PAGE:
Windows 8 has a lot of potential and I do not consider it a failure as some may. But software is software, no matter the device. Software must be designed to get work done and do it well. Software must take into consideration the devices it will be used on and remember, it isn’t always possible to make something so universal that it works perfectly on all devices. Maybe it would be better of the software had the ability to know what kind of device it is running on and then to morph into what would work best for the specific device it is run on. If run on a tablet, then dynamically change the app so it looks well on a tablet. If it is run on a desktop, then dynamically change so it works well on the desktop, even if it is significantly different looking than the tablet version.

Also software developers need the freedom to be creative. At times the best software comes from those who see the need to do things just a little bit differently, because the situation warrants it. Have you ever noticed that trees are not all alike ? Some trees are well adapted to living in areas with a lot of swamps. Some trees have large bean like pods they drop (for seeds), because in a swamp they stick in the mud and grow better because of their design. Other trees drop acorns or nuts (not in a swamp of course) and they get seedlings to grow and also feed all the squirrels. The point is that some times different makes sense, when it accomplishes something practical.

Software design is similar ! As a programmer, I just want to be able to easily access the core functionality of the operating system without having to jump through hoops. Native procedural based API’s are the simplest form of this. Sure, if you want to add some layers on top (be it OOP or COM) fine, but the core of an operating system needs to be simple and easy to access. This allows a variety of developers to even build new tools for programming applications for the platform. The long time WIN32 API’s had this advantage, though I would not have called them easy. Still they were easily accessable, so programmers could built upon them. But don’t we need high level tools to get work done ?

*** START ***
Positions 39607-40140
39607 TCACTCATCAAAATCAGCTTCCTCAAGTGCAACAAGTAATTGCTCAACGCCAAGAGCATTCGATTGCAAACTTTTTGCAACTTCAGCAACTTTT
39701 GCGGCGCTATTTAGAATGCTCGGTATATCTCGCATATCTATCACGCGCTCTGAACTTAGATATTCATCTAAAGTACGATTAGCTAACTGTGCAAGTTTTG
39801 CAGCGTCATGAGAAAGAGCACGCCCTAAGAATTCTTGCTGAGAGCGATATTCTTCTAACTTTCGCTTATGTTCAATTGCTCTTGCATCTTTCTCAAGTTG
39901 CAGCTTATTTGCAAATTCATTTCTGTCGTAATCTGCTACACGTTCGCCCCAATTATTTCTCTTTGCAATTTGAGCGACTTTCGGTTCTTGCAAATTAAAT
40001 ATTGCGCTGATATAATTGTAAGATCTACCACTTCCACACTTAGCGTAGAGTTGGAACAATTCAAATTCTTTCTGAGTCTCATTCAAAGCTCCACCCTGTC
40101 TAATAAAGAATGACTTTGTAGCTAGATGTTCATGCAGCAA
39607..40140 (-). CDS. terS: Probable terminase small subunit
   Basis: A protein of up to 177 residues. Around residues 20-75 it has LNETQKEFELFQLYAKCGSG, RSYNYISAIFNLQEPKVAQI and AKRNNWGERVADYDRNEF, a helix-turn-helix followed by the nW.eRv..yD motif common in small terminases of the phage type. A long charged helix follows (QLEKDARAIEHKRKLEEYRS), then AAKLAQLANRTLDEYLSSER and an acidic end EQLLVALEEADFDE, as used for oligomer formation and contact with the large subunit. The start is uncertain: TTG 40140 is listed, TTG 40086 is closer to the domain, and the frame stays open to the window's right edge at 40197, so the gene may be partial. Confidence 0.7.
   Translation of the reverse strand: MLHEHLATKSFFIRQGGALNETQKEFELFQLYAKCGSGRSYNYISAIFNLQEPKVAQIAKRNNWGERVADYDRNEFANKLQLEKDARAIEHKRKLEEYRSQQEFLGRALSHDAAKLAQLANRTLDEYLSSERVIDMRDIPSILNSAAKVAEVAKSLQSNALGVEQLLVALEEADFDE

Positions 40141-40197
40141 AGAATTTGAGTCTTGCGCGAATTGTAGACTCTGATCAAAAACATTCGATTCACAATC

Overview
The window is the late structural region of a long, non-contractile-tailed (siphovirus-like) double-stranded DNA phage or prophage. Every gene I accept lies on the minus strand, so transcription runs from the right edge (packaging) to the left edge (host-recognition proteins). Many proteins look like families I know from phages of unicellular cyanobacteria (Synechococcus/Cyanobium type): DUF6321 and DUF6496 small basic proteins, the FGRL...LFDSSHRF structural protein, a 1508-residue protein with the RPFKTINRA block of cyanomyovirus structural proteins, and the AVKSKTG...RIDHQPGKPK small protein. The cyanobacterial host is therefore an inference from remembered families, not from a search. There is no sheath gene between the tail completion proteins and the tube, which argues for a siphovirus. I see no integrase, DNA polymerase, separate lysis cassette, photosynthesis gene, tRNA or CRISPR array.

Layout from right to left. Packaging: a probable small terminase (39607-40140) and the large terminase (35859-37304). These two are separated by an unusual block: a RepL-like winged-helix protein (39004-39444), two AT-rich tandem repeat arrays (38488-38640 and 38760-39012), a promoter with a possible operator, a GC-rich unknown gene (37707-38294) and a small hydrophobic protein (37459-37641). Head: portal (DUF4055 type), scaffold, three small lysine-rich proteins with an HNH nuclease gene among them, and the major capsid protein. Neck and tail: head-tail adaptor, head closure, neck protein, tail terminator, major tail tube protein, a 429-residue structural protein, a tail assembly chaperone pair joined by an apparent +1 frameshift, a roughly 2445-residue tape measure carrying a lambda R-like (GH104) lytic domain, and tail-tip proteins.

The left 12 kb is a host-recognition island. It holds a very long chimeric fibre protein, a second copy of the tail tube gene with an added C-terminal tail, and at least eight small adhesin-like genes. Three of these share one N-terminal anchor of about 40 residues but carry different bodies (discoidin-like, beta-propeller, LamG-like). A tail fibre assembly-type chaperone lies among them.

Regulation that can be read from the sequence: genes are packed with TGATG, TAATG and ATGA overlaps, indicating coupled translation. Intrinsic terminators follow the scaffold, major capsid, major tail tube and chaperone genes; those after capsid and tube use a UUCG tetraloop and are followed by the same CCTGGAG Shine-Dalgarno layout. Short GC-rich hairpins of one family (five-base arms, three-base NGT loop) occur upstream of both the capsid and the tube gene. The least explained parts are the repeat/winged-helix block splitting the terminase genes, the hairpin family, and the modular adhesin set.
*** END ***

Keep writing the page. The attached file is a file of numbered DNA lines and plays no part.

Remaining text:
Of course, but high level languages don’t always mean simple. Sure, I would like to see some of the low level API’s in Windows made a good bit easier. But the high level tools used today don’t appear very easy to me. Visual Studio is overwhelming and not friendly to a new programmer. High level is only beneficial when it really is easy to use and it really accomplishes important tasks. Modern OOP based languages are not easy by any means. Remember, building an application which does its job well is hard enough to begin with. But why make the development of an application any harder or more complex than it needs to be ?